WASHINGTON – From lesser known battles to world war, historians and preservationists study and preserve battlefields across the country that capture the American story. Today the National Park Service awarded more than $1.19 million in American Battlefield Protection grants to research, document, or interpret dozens of significant American battlefields representing more than 300 years of history.
“From a swamp of Connecticut, to shipwrecks off the shore of Yorktown, to a small island in Pearl Harbor; these places hold clues to our past,” said National Park Service Director Jonathan B. Jarvis. “Preserving and understanding these sites allows us to reveal a complex history representing multiple sides of the story, as well as stories of sacrifice and heroism that ultimately shaped our nation today.”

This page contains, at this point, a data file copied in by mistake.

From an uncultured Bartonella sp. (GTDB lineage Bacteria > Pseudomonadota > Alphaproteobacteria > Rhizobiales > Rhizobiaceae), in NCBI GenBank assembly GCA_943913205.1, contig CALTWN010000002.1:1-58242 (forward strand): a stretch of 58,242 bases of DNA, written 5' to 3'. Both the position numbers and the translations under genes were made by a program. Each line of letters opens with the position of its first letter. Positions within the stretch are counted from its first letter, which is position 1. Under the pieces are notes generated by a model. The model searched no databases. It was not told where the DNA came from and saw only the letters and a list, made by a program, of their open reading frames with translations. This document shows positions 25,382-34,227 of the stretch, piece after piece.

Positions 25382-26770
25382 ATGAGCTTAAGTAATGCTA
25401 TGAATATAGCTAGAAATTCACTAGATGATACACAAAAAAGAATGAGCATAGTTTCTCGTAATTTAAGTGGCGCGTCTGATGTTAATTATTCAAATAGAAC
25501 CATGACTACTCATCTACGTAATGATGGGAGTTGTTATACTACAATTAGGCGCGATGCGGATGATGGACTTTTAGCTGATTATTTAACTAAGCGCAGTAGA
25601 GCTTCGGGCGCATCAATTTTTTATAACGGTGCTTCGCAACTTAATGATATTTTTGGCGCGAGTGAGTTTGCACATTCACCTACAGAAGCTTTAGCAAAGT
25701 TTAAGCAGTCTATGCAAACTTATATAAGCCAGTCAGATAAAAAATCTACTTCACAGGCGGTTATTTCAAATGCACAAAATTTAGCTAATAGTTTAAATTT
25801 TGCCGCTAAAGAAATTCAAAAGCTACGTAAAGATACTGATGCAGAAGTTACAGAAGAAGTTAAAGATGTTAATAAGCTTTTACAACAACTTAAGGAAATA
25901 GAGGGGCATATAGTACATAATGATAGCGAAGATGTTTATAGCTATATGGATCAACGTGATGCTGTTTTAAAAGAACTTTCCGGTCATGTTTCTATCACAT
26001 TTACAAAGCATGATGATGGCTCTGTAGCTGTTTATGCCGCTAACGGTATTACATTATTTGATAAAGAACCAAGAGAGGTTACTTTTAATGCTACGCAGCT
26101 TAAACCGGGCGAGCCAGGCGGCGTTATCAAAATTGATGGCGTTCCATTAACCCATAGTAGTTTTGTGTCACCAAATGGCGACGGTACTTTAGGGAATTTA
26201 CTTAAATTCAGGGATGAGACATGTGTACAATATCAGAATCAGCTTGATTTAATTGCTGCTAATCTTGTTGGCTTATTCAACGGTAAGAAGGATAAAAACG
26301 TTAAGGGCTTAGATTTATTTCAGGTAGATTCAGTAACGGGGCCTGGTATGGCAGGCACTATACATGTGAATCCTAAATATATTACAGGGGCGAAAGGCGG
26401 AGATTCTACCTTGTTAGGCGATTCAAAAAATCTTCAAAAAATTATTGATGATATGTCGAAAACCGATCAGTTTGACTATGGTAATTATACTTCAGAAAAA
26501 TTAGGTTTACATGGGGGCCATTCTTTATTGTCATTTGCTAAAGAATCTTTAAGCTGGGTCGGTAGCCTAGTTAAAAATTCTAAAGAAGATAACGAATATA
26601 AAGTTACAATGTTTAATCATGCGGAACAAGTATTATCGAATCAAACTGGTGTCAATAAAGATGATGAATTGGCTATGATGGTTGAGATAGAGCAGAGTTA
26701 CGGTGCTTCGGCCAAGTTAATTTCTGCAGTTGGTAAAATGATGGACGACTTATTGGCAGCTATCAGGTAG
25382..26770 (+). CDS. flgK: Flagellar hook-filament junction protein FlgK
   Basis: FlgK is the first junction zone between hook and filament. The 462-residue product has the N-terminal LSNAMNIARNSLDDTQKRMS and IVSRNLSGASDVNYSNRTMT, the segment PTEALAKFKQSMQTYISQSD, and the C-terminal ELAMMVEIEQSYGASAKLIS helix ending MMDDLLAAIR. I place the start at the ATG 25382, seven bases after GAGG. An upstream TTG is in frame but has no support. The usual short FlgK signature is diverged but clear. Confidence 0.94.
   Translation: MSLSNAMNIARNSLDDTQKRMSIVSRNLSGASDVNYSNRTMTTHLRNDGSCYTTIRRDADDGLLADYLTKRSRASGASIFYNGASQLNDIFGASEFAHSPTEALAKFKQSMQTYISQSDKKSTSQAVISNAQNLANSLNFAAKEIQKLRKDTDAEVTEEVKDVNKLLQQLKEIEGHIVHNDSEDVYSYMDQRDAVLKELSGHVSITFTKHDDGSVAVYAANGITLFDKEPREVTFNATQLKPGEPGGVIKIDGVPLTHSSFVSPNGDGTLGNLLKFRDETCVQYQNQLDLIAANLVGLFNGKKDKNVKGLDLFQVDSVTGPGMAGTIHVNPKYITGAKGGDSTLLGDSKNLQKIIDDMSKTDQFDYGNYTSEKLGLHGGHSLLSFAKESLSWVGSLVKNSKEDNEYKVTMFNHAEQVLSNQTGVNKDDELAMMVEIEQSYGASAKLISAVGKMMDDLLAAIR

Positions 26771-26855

This year’s grants provide funding for projects at endangered battlefields from the Indian Wars, Pequot War, Revolutionary War, Second Seminole War, Civil War, and World War II. Awards were given to projects in 16 states entailing archeology, mapping, cultural resource survey work, documentation, planning, education, and interpretation.
Federal, tribal, state, and local governments, nonprofit organizations, and educational institutions are eligible for the battlefield grants, which are awarded annually. Since 1996, the American Battlefield Protection Program has awarded more than $16 million to help preserve significant historic battlefields associated with wars on American soil.
More information about the American Battlefield Protection Program Battlefield Panning Grants is available online at: www.nps.gov/abpp/grants/planninggrants.htm.
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